This is not a new question in the world, or even this show. 55 years ago astronomer Frank Drake came up with an equation that weighed the odds for aliens. This is equation is something we explore in episode 022. But what's happened in-between now and then? Now two astronomers have tweaked the formula to come up with a slightly different spin. NASA’s planet-hunting Kepler space telescope is helping, too. link

Woody Sullivan (University of Washington) and Adam Frank )University of Rochester) published their complicated findings recently in the May 2016 issue of Astrobiology. They slightly alter the question - not if they exist, but if they did. They say:

“While we do not know if any advanced extraterrestrial civilizations currently exist in our galaxy, we now have enough information that they almost certainly existed at some point in cosmic history,” (Adam Frank)

According to them, there’s an astronomically high chance that other technological civilizations have risen and fallen elsewhere in the universe at some point in its 13.8 billion-year history.

How did they arrive at this conclusion? Well, by deconstructing the Drake equation. Here's how they use the equation:

- They start out with an estimate of 20 sextillion stars in the observable universe (2 x 1022).
- There appears to be at least one planet for every star (1.0).
- And about one-fifth of those planets appear to orbit in habitable zones (0.2).

That gives you an estimate of habitable planets in the universe:** 4 sextillion, or 4 x 1021**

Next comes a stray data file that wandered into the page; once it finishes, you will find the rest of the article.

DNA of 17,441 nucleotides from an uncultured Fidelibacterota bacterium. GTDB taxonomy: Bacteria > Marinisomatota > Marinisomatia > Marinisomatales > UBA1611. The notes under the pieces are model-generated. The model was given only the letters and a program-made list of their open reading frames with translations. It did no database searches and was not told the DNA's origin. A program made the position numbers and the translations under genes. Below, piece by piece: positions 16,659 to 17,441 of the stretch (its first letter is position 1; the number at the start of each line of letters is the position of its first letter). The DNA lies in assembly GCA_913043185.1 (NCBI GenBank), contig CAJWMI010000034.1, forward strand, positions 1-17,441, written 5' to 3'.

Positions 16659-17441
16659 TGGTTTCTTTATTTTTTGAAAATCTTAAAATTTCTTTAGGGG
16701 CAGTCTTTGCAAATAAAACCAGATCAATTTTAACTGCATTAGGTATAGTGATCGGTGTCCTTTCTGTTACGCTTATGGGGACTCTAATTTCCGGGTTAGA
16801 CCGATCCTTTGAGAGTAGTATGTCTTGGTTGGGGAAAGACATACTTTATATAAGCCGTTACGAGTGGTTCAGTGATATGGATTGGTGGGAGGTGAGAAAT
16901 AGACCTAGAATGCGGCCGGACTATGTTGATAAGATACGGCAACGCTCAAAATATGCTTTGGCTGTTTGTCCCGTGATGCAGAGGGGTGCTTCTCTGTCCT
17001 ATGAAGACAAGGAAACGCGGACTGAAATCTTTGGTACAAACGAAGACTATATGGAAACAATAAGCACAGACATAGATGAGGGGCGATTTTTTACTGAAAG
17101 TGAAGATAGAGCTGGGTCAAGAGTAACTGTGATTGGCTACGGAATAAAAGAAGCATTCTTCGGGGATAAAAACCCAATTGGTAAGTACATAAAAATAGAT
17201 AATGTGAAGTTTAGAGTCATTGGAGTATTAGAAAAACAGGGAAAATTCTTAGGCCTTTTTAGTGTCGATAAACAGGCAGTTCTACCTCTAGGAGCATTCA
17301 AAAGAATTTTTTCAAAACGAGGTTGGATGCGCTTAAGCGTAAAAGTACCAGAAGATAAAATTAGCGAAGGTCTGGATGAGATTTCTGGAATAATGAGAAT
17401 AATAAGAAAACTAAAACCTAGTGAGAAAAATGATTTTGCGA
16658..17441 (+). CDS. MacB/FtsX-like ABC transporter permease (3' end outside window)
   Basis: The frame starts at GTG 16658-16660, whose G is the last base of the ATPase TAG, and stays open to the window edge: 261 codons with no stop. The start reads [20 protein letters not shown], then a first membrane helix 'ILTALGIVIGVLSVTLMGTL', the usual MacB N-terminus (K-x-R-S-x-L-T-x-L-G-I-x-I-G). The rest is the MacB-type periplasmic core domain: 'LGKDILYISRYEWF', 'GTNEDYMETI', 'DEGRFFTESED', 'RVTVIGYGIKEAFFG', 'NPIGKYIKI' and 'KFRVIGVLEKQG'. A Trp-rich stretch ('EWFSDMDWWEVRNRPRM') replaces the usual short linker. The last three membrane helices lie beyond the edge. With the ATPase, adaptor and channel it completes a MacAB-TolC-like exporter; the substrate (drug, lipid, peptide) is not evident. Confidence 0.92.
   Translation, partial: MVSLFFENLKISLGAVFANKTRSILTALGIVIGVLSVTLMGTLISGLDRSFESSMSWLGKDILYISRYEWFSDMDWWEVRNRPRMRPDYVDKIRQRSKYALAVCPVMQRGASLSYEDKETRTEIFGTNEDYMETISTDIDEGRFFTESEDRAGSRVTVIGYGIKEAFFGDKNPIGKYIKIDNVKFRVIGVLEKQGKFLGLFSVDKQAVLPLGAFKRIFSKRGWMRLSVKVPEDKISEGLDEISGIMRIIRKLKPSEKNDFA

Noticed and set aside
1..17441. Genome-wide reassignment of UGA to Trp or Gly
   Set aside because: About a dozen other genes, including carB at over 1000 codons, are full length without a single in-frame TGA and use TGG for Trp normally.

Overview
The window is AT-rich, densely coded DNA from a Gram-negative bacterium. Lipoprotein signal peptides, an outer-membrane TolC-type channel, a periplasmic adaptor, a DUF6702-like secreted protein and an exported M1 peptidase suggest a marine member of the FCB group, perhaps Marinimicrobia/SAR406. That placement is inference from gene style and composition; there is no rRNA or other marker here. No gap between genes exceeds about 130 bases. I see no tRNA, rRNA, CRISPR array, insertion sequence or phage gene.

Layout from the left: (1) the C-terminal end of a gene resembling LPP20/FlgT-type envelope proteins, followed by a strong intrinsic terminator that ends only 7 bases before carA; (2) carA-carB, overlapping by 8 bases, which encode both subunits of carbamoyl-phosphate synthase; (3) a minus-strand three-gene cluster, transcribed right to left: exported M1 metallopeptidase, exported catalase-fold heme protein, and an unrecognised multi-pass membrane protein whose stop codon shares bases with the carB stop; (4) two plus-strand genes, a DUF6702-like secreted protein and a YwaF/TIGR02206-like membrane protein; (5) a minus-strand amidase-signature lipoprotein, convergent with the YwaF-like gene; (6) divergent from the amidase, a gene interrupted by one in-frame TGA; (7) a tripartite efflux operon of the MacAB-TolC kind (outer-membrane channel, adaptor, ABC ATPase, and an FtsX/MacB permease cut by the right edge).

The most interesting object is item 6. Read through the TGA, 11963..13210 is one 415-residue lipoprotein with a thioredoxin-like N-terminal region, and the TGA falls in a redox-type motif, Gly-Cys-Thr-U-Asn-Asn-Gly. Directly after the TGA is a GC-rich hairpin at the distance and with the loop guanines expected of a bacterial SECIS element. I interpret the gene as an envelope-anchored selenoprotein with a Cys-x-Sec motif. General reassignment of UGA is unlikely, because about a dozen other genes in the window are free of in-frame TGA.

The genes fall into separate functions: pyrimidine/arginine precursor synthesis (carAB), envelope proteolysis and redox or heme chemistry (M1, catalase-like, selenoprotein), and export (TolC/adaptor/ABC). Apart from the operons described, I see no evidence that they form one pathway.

hen the astronomers add a bit of a twist to the equation:

How low do you have to set the chances that a habitable planet gives rise to a signal-beaming civilization, in order to reduce what you get when you do the multiplication (planets times probability) to just one world? The number would have to be one chance in 4 sextillion, or 2.5 x 10-22. Pretty low contact rates, huh?

In a press release after their explosive conclusion, Frank says: “To me, this implies that other intelligent, technology-producing species very likely have evolved before us, Think of it this way: Before our result you’d be considered a pessimist if you imagined the probability of evolving a civilization on a habitable planet were, say, one in a trillion. But even that guess, one chance in a trillion, implies that what has happened here on Earth with humanity has in fact happened about 10 billion other times over cosmic history!”

Is it just a numbers game, or is this a breakthrough?

The above image is from Flickr User Kevin Gill and is licensed under Creative Commons.